We’ve all been impressed at one time or another by the skylines of Atlanta, New York or Chicago, with all of their tall buildings rising into the sky. Ours is a country that is somewhat infatuated with skyscrapers; and for many, they are symbols of a city’s stature and importance.
The tale of the world’s first skyscraper — the Tower of Babel — is the assigned portion from the Book of Genesis that is being ritually read in synagogues throughout the world this morning.
Modern archaeology reveals that about 5,000 years ago, the ancient Babylonians and other Mesopotamian peoples began to build large towers called “ziggurats” that at their tops supported sacred shrines.
The people of the ancient biblical city of Babel, however, intended to build one higher than ever before. They sought to build a tower so high that it would reach up to heaven and into God’s own place of dwelling.
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We all know the outcome. Infuriated by their “chutzpah” and outlandish attempt, God destroyed the tower, confounded the people’s speech, and scattered the inhabitants of Babel throughout the world so that that people would never be able to collaborate on such an outrageous and disrespectful project again.
As skyscraper-lovers, it behooves us to take just a moment to consider the reasons why God became so very infuriated with the inhabitants of Babel.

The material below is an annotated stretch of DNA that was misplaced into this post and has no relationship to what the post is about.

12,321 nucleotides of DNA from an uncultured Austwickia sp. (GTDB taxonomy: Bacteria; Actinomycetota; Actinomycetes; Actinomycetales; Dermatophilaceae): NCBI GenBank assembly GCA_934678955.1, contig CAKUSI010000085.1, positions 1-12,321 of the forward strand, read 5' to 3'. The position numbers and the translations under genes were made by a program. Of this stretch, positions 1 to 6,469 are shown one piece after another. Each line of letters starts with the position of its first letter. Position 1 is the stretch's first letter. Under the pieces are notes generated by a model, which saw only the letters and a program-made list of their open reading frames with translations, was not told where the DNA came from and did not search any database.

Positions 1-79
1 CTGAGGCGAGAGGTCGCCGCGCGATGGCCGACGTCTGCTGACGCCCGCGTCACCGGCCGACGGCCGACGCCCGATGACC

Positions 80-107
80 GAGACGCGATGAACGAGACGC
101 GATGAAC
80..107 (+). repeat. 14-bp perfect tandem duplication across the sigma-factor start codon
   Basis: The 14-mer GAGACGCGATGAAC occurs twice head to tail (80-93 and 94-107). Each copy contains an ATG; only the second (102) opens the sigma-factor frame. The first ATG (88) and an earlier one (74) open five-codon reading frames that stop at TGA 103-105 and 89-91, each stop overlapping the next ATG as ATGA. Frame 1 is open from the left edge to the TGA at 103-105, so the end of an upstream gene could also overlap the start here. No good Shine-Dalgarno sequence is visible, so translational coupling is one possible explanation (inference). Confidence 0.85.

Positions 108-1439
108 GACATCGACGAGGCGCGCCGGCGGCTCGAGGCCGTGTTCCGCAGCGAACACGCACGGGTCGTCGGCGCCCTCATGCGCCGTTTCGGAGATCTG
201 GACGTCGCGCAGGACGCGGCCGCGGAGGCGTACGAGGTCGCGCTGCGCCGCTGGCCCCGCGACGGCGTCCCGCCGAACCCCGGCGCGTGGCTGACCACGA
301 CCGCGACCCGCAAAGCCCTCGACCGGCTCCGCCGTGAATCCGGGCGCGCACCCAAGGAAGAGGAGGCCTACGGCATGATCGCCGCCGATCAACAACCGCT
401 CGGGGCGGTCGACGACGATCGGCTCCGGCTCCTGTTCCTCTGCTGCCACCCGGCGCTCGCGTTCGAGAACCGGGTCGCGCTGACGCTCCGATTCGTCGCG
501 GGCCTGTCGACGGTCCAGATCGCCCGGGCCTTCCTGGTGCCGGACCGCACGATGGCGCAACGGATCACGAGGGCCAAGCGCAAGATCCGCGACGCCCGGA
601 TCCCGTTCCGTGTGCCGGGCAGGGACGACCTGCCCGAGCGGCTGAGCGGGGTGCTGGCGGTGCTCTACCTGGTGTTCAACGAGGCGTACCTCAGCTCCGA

The Bible tells us that, in essence, the inhabitants of Babel were totally self-centered people who were preoccupied with themselves and their own apparent greatness.
“Let us build a city and a tower with its top in the sky solely for our own human glorification and utilization,” the biblical text implies. “In this way, we will surely make a name for ourselves and ourselves alone.”
A rabbinic parable tells us that, ultimately, the inhabitants of Babel became so obsessed with the construction of the tower that its heavy bricks became more important to them than human life itself.
It states that as the tower grew taller and taller, it eventually took over a year to get each of the huge bricks from its bottom to its top. And whenever a brick accidentally slipped and fell, all the people would weep over their great loss; while whenever a worker fell from the tower and perished, no one even seemed to care.
And so, in the end when God came down to see the city and its tower, God just could not countenance a human society that was so very selfish, self-centered and alienated from God’s divine demand for human kindness and compassion in this world.
Two thousand years ago, the rabbis taught that each of us acquires a total of three names during our lifetimes. The first is the one given to us by our parents; the second is the name that other people give to us. The third — and most important of all — is the name that we earn for ourselves in God’s eyes; a name that is a reflection of our character, our moral stature, and our goodly and godly attributes.
Thousands of years later, you and I still have the capacity as human beings to spend all of our time building towers of self-centeredness and glorification — just like the residents of Babel did long ago. By doing so, however, we will never be able to earn the crown of a good name in God’s eyes, which is simply the tallest tower that any of us can ever build.
Rabbi Larry Schlesinger serves Temple Beth Israel in Macon.